From Russian Competition to Natural Resources Access: Recasting U.S. Arctic Policy
LOST in the Arctic. The U.S. Arctic Region Pol- icy urges the Senate to approve U.S. accession to LOST. However, the U.S. can execute its Arctic policy without ratifying LOST.
At present, America is not bound by the treaty’s procedures and strictures, but the U.S. is pursuing its claims under international law as an indepen- dent, sovereign nation, relying on President Harry S. Truman’s Presidential Proclamation No. 2667, which declares that any hydrocarbon or other resources discovered beneath the U.S. continental shelf are the property of the United States.4 The U.S. has shown that it can successfully defend its rights and claims through bilateral negotiations and in multi- lateral venues, such as through the Arctic Ocean Conference, which met in Greenland in May 2008.
Russian Militarization of the Arctic. The mili- tary is an important dimension of Moscow’s Arctic push. The policy calls for creating “general purpose military formations drawn from the Armed Forces of the Russian Federation” as well as “other troops and military formations [most importantly, border units] in the Arctic zone of the Russian Federation, capable of ensuring security under various military and political circumstances.”28 These formations will be drawn from the armed forces and from the “power ministries” (e.g., the Federal Security Service, Border Guard Service, and Internal Ministry). Above all, the policy calls for a coast guard to patrol Russia’s Arctic waters and estuaries.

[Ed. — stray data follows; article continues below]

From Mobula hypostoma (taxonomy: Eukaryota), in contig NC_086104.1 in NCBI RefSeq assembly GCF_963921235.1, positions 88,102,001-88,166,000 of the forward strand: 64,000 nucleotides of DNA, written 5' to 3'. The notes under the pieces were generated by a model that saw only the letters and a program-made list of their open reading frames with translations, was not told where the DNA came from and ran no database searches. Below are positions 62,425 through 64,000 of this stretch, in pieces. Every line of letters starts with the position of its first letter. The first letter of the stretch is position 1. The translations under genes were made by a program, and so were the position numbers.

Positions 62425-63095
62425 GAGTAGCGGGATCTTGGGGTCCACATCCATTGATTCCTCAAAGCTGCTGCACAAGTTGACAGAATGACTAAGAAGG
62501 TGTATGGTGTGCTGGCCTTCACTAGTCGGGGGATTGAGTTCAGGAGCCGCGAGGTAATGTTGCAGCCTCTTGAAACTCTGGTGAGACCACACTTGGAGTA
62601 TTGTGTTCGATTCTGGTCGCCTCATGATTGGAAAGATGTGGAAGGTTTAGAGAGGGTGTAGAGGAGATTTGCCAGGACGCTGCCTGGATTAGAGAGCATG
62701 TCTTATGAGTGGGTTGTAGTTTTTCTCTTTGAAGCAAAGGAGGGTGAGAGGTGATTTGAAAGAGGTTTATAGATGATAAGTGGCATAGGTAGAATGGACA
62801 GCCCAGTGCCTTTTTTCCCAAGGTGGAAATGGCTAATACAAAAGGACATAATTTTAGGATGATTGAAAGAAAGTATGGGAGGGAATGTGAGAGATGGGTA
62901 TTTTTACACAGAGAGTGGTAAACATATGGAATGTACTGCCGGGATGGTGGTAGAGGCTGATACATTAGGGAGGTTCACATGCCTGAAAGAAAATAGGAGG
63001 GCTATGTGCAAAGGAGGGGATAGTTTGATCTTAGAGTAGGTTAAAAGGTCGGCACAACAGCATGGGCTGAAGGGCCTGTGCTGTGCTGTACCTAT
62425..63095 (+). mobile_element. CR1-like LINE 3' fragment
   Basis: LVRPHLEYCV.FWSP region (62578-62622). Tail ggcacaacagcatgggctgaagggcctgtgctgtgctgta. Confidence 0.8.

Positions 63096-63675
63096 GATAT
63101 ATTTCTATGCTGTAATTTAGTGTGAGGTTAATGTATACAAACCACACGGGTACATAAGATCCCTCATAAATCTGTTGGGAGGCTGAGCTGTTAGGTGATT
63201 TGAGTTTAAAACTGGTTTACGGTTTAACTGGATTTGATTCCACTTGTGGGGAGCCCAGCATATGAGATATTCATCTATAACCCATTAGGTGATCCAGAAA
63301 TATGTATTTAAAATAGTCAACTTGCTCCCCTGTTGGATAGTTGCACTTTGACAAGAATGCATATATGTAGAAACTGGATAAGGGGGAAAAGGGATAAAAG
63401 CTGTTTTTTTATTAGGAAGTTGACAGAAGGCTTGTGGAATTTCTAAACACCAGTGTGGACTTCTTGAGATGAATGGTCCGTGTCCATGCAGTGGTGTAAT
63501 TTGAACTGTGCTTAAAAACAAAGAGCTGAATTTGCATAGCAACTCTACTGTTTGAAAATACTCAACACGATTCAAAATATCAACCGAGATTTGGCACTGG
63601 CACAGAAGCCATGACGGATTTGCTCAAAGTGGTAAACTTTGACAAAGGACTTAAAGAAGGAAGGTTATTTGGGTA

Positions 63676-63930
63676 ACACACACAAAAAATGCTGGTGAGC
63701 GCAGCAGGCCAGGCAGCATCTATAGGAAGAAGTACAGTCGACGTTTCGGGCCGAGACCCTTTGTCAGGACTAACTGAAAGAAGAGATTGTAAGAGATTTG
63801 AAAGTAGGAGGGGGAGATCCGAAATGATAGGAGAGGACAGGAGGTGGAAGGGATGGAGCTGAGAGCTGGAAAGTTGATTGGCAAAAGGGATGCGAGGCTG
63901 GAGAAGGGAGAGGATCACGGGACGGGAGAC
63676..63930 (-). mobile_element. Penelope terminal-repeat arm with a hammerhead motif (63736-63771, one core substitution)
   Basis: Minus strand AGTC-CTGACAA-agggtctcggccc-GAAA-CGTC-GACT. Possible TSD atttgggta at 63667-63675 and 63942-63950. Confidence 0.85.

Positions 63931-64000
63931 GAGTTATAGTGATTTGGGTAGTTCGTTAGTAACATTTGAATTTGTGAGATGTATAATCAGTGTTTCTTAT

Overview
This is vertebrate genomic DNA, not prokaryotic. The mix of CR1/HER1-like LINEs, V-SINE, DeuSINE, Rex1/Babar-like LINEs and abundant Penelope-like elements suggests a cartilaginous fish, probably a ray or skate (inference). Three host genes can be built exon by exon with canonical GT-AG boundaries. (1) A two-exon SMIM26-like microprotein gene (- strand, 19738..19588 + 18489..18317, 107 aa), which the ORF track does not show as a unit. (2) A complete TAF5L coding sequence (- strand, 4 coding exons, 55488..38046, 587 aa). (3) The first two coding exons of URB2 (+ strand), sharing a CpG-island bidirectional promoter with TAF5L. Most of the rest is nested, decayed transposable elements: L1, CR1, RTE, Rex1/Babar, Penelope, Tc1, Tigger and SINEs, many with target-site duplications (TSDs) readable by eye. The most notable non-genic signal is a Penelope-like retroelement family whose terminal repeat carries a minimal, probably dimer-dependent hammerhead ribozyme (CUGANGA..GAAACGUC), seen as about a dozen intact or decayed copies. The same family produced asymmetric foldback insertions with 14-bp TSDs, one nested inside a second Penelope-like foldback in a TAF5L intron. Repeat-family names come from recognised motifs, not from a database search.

Russia views the High North as a major staging area for a potential nuclear confrontation with the United States and has steadily expanded its military presence in the Arctic since 2007. This has included resuming air patrols over the Arctic, including stra- tegic bomber flights.29 During 2007 alone, Russian bombers penetrated Alaska’s 12-mile air defense zone 18 times.30
The Russian Navy is expanding its presence in the Arctic for the first time since the end of the Cold War, increasing the operational radius of the North- ern Fleet’s submarines. Russia is also reorienting its military strategy to meet threats to the country’s interests in the Arctic, particularly with regard to its continental shelf.31
In 2008, for the first time in 17 years, the U.S. Minerals Management Service began selling oil and gas leases for drilling rights in the Outer Continental Shelf to meet escalating energy demand.58 U.S. and interna- tional corporations are flocking to the High North. Arctic development is generating considerable revenue for the U.S. government. British Petroleum is pursuing the Lib- erty Development Project, a drilling project in the OCS. In February 2008, Royal Dutch Shell paid $2.1 billion for 275 lease blocks in the Chukchi Sea Lease Sale 193. A total of seven companies partici- pated in the Chukchi Sea lease sale, which spans an area covering 5,354 blocks.59 In October 2009, the Interior Department approved two leases to Shell for exploration in the Beaufort Sea,60 conditioned on meeting strict environmental standards.61